Norma Felicidade Lopes da Silva Valencio
Federal University of São Carlos - UFSCar
Year of completion 2013
language of dissertation Portuguese
|Areas of Research|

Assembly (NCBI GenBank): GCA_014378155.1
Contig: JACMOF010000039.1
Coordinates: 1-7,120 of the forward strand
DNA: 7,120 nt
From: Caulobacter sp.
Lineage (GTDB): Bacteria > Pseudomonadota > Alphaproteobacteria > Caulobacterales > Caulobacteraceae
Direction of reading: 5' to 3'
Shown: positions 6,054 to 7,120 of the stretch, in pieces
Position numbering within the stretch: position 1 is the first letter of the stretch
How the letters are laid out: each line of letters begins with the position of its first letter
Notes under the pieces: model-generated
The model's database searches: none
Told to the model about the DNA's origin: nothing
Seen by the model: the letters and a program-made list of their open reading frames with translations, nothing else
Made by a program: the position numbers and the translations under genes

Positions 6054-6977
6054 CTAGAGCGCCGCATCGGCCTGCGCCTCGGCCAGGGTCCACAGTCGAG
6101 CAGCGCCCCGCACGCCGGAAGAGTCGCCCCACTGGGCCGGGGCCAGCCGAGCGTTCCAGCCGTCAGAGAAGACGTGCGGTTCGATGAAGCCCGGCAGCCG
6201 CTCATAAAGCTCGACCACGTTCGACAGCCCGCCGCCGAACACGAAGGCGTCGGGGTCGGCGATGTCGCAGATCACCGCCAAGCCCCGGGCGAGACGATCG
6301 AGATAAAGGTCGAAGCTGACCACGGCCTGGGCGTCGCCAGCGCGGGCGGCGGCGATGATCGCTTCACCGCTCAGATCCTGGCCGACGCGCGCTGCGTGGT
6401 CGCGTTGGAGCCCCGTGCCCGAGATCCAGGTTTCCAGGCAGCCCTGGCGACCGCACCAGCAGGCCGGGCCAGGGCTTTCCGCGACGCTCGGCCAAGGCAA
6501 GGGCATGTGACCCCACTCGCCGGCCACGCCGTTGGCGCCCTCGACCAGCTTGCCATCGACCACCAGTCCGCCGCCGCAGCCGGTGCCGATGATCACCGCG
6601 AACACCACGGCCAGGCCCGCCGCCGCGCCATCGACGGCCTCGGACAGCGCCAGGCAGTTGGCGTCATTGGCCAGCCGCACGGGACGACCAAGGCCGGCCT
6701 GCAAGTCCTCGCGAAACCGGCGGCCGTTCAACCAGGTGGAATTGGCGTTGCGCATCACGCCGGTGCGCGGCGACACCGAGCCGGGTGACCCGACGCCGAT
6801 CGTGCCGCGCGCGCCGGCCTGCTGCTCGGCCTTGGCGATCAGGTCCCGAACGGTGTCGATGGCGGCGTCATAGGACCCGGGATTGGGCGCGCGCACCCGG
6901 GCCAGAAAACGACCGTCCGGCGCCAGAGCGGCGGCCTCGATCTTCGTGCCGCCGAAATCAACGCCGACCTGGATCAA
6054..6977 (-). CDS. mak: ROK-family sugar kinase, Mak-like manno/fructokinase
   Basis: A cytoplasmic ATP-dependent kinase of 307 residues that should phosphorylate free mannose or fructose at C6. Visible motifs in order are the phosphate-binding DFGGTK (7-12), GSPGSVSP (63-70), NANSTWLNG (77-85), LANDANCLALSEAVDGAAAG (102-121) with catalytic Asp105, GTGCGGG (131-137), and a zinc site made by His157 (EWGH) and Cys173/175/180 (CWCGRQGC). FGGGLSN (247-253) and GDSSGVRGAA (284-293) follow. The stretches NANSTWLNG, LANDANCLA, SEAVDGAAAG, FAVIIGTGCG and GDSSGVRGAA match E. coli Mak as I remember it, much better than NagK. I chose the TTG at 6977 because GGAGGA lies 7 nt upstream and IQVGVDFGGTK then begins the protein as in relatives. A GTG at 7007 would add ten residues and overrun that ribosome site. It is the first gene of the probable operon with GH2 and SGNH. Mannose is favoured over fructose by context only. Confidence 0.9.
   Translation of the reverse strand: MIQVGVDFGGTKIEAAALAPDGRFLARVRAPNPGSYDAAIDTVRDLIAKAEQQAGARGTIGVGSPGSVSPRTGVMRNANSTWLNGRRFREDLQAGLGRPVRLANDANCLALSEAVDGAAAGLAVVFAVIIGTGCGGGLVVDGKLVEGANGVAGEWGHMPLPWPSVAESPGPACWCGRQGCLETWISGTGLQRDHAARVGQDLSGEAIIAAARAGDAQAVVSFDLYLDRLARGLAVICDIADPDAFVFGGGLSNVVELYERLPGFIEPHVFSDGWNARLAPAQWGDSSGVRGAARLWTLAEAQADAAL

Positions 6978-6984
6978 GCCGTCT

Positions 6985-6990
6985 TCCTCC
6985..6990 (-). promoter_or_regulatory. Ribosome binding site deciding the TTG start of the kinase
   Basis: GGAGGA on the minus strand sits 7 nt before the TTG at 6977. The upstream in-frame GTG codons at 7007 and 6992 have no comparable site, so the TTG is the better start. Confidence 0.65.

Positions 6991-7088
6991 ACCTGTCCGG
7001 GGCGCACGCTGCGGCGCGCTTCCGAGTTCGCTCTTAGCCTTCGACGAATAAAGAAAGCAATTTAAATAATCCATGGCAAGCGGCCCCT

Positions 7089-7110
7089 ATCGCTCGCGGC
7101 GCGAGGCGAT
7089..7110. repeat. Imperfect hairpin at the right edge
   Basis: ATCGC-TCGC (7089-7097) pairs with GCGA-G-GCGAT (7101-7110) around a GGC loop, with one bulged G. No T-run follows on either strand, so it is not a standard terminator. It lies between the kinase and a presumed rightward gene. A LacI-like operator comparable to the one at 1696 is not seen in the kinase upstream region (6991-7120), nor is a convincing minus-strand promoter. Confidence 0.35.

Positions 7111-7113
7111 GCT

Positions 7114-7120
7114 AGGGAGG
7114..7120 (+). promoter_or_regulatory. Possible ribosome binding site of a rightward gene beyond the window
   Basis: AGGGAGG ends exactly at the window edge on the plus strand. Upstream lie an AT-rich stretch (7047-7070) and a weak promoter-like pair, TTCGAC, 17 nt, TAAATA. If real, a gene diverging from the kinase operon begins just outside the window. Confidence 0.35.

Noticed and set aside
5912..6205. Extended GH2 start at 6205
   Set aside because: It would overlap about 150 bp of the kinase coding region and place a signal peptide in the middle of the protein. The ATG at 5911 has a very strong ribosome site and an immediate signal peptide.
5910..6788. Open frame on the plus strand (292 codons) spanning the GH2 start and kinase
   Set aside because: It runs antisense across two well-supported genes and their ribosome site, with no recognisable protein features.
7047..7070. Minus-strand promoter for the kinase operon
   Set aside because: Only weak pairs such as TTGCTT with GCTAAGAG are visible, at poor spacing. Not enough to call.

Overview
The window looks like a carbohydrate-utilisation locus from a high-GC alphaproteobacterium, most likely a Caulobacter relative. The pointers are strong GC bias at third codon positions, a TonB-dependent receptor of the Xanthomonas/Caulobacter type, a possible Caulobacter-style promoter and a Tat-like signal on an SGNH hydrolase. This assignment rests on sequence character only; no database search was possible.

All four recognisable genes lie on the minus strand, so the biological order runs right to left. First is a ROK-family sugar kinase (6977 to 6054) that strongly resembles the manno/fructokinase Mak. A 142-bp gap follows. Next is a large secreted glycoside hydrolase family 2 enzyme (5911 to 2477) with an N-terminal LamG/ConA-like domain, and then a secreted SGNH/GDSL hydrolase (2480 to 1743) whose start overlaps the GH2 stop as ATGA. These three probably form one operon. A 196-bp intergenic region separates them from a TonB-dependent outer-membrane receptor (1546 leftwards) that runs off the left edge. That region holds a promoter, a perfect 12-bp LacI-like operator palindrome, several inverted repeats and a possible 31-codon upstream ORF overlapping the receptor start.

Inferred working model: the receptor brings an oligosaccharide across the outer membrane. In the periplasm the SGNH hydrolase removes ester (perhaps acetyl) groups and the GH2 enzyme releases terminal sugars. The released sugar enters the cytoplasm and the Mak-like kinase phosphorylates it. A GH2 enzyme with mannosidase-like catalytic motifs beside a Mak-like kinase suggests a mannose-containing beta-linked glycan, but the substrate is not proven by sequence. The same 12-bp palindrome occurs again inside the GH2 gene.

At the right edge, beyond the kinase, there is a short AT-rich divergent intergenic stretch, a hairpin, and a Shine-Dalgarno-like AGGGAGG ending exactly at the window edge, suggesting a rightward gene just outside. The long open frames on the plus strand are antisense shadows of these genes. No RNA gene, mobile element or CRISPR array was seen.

|Disasters are socio-environmental phenomena, resulting from the interaction between a natural phenomenon – in this case heavy rainfall – and a given social organization, and culminating in a tragic event with both material and immaterial losses. In the social sciences, disasters are not considered to be natural, but rather a product of social, historical and territorially circumscribed processes (Valencio, 2009). They reveal the spatial superposition of social and environmental problems, whose state of crisis causes the emergence of a biopolitics of disaster, in order to guide a way to govern in the face of the event and, thus, deal with the populace as a political, scientific and biological problem and a problem of power (Foucault, 1999). Thus, a set of techniques, power mechanisms and security devices are employed with the aim of trying to manage the problems that arise in the crisis setting. Classificatory security techniques are produced, imbued with knowledge-power discourse, in order to create an administrable reality, thus aiming to frame the complexity of the social problems revealed in the scene as something propitious for technical management, emphasizing the aspects of this reality which could be “solvable.” Exceptional security and governance techniques to manage calamities are created, called Situation of Emergency (S. E.) and State of Public Calamity (S. P. C.), coups that permit the creation of fissures in the legal order, causing the forces of the State to grow (Foucault, 2008b). In Brazil, studies by Valencio (2012) showed that there were 10,195 declarations of S. E. or S. P. C. in the period from 2003-2009 (average of 1,456.42 declarations per year), which reveals that this form of governance became the rule and not the exception. I defend the thesis that these declarations of Situation of Emergency and State of Public Calamity are part of a biopolitics of disaster, used as techniques to increase the power of the State that, in the first moment of the emergency, saves lives, but that, after the impact, leaves to die, because the social demands of reconstruction and recovery are disconnected. The logic of power, the discourses and habits of the subjects involved in the post-impact process, that is, recovery and reconstruction in the face of disasters related with heavy rains in Brazil, are described. The disaster in São Luiz do Paraitinga, SP, a city that was flooded in January 2010, is used as a case study. A review of the state-of-the-art, documentary research and qualitative field research are adopted as methodological procedures. The temporal selection includes the period between January 2010 and June 2013, with the understanding that the process of social recovery is long term and extends beyond the period of this study. The results reveal that with the passing of time, especially with the end of the 180 day validity of the State of Public Emergency, the logic of saving lives become subtly diluted and a naturalizable logic of leaving to die gradually enters the scene, in the face of which the citizens of São Luis do Paraitinga, based on their socio-cultural repertory, seek strategies to create opposition. Discursively, the “day of the disaster,” a disaster that occurred is spoken of, but many of the practices reveal its continued existence.